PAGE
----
Fact Checking

Need some help sorting through the political ads and scare stories during this election season and beyond? Here are some reliable sources that sift through the hype and fabrications for us.

Michigan Voting Fact Checking Michigan citizens continue to be subjected to lies and misinformation about the state’s elections, as elected officials, candidates and others continue to profit politically and financially by spreading the falsehoods. By doing so they endanger American democracy, and the factual information on this page is provided so that all Michiganders have access to the truth. 

Media Bias Fact Check (MBFC) is a fact-checking page, which relies strictly on signatories of the International Fact Checking Network (IFCN) when evaluating the political/factual bias of 3,100+ media sources (left, center-left, least biased, center-right, right, pro-science, conspiracy and pseudo-science, questionable sources, and satire). It includes the methodology used to classify each source. Sources rated very high or high on factual reporting have proper sourcing and a clean fact check record. Here’s their 2020 list of the best fact-checking websites, including all the ones below.

AP Fact Check from one of Media Bias Fact Check’s least-biased sources, focuses on fact checking political claims and publishes “Not Real News: A Look at What Didn’t Happen This Week,” which the Daily Mining Gazette has been printing. Associated Press is currently at the border of least-biased and left-biased but very high on factual accuracy. IFCN Signatory.

OpenSecrets.Org is the Center for Responsive Politics’ nonpartisan guide to money’s influence on U.S. elections and public policy. MBFC rates it as dead-center least biased and very high on factual reporting, noting that it is a source for fact checkers.

Lead Stories uses the Trendolizer to track story trends and debunk fake news before it becomes viral. They are often the first to debunk outrageous claims with “hoax alerts.” Their clever tag line is “Just Because It’s Trending Doesn’t Mean It’s True—Fact checking at the speed of likes since 2015.” MBFC rates it as dead-center least biased and very high on factual reporting. IFCN signatory.

Ballotpedia is a nonprofit and nonpartisan encyclopedia, sponsored by the Lucy Burns Institute, designed to connect people to politics utilizing a neutral point-of-view philosophy. We believe in the power of information to transform lives and politics, and we are committed to making the most knowledge available to the greatest number of people. MBFC rates it as dead-center least biased and very high on factual reporting.

FactCheck.org from the University of Pennsylvania’s Annenberg Public Policy Center is a nonpartisan, nonprofit “consumer advocate” for voters that aims to reduce the level of deception and confusion in U.S. politics. FactCheck monitors the factual accuracy of TV ads, debates, speeches, interviews and news releases. MBFC rates it as dead-center least biased and very high on factual reporting. IFCN signatory.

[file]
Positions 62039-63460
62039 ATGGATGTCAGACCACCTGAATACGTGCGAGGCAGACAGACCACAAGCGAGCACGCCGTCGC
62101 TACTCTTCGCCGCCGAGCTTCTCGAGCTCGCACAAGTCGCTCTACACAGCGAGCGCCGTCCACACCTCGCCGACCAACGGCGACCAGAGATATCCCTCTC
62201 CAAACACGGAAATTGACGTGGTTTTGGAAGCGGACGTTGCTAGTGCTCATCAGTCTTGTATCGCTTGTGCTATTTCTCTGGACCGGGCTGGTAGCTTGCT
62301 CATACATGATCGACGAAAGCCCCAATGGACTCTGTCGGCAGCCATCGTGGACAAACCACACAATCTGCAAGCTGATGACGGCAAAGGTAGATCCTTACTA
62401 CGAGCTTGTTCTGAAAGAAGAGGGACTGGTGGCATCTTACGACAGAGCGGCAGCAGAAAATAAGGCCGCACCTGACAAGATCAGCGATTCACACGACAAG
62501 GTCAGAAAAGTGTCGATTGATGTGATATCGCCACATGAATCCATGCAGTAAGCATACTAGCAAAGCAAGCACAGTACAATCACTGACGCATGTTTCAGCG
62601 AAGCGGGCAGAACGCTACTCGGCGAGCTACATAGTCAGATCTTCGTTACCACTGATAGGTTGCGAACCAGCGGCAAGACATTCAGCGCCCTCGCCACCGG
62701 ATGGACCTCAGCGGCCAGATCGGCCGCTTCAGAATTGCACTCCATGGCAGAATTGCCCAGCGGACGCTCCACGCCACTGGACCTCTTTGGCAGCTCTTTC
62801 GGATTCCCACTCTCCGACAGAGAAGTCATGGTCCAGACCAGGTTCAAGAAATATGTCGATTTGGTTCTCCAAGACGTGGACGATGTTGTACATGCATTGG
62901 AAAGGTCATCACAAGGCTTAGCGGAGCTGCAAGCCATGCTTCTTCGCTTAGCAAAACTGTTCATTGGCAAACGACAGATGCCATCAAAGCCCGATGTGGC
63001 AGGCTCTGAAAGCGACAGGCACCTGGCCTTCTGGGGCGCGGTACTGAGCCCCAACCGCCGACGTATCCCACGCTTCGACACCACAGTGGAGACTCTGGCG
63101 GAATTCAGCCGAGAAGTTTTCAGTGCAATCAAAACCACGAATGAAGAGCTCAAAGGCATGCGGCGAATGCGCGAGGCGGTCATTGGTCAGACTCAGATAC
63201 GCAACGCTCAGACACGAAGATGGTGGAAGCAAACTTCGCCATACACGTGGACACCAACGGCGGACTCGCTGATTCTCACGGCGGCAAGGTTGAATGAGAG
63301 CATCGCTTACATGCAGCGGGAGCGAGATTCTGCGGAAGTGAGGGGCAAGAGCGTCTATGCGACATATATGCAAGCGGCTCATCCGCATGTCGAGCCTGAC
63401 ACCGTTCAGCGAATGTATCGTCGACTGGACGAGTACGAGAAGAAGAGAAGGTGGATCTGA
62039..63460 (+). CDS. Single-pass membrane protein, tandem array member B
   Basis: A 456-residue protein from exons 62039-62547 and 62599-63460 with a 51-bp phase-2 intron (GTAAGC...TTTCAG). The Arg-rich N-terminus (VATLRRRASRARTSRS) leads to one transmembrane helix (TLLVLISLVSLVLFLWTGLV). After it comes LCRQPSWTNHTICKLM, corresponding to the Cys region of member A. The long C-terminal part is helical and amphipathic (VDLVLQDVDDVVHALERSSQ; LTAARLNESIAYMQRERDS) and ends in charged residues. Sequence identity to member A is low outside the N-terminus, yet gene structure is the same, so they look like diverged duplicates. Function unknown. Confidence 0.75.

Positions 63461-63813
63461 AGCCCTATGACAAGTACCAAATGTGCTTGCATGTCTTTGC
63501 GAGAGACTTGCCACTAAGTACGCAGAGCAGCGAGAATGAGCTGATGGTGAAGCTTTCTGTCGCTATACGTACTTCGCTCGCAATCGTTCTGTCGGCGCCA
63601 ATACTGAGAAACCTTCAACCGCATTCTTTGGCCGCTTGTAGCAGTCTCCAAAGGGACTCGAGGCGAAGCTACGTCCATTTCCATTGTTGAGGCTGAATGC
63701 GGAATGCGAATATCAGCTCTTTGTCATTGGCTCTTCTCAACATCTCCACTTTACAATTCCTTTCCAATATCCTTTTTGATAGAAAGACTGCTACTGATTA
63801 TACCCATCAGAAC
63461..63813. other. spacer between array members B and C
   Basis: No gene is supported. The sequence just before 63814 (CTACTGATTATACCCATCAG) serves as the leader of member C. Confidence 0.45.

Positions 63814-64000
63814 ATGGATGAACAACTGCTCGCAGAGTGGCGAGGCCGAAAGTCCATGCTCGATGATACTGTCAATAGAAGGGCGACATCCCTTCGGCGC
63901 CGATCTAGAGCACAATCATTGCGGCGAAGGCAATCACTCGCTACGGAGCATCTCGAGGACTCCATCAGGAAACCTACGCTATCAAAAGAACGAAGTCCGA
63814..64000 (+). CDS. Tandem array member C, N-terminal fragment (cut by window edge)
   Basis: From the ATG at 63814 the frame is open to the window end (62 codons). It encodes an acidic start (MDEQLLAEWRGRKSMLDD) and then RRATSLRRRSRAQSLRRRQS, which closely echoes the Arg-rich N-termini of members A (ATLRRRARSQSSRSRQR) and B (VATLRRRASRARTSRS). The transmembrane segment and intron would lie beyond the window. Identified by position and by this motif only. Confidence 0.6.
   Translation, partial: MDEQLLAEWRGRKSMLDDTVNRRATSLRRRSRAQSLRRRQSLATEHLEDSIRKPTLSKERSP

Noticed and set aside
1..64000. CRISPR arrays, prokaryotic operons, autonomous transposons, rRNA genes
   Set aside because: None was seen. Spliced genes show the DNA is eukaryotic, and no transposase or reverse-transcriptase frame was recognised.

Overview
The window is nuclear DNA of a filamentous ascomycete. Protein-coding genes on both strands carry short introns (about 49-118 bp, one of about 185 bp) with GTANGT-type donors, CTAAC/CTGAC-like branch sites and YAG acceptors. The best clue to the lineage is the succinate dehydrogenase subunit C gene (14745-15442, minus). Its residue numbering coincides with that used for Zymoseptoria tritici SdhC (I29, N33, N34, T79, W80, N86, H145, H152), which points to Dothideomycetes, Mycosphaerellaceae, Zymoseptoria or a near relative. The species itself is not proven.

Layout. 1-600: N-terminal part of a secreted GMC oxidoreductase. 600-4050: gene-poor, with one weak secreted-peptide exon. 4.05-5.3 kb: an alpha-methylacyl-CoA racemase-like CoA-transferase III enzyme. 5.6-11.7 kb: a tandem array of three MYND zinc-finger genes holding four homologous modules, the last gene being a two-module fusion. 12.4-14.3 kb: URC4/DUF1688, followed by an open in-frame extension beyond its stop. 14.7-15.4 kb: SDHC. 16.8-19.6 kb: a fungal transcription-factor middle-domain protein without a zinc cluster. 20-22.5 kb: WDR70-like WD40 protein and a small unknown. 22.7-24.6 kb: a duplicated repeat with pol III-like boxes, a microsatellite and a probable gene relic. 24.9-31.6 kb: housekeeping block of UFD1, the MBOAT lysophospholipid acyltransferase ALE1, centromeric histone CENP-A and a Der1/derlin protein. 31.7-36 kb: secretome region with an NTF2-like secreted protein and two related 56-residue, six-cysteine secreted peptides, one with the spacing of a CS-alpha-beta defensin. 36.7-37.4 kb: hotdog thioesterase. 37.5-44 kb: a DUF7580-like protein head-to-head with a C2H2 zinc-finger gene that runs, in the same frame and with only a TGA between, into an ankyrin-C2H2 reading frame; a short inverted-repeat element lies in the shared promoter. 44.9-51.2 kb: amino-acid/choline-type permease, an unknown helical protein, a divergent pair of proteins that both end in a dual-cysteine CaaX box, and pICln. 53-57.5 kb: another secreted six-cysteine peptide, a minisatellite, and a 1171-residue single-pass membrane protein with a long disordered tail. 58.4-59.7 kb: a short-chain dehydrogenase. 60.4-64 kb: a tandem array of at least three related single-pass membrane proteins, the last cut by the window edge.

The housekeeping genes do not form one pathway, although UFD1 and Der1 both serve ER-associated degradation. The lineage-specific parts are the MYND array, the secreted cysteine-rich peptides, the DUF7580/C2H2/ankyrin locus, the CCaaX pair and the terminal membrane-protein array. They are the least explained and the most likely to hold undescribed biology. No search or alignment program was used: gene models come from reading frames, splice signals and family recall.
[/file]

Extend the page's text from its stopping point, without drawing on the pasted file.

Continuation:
sunlightfoundation.com has a Web Integrity Project that monitors changes to government websites: “making government transparent and accountable through data, tools, policy and journalism.” MBFC rates it slightly left-center and high on factual accuracy.

PolitiFact is a project of the St. Petersburg Times to help people find the truth in American politics, reported in the form of a Truth-O-Meter. It is among the least-biased IFCN sites but leans slightly left of center and ranks high on factual reporting of the accuracy of claims by elected officials and others who speak up in American politics. IFCN signatory.

Check Your Fact is owned by but operated independently of the Daily Caller. Media Bias Fact check rates Daily Caller an unreliable news source, but Check Your Fact is one of very few right-center IFCN fact-checkers with high factual accuracy. They focus primarily on hoaxes and political statements.

Science Feedback reviews climate-related and health and medical claims. Their fact-checkers are PhDs with recently published articles in top-tier peer-reviewed science journals, making this the best fact-checker for science-related claims, according to Media Bias Fact Check. IFCN

While not on MBFC’s 2020 list of top fact-checkers, Snopes, also known as the Urban Legends Reference Pages, was one of the first online fact-checking websites. Founded in 1994, it validates and debunks claims in American popular culture. Snopes ownership has said that the site receives more complaints of liberal bias than conservative bias but insists that the same debunking standards are applied to all political claims and urban legends. MBFC rates it highly factual and on the left side of Least Biased, based on infrequent stories that favor the left.

Thanks to the League of Women Voters of Copper County for these resources!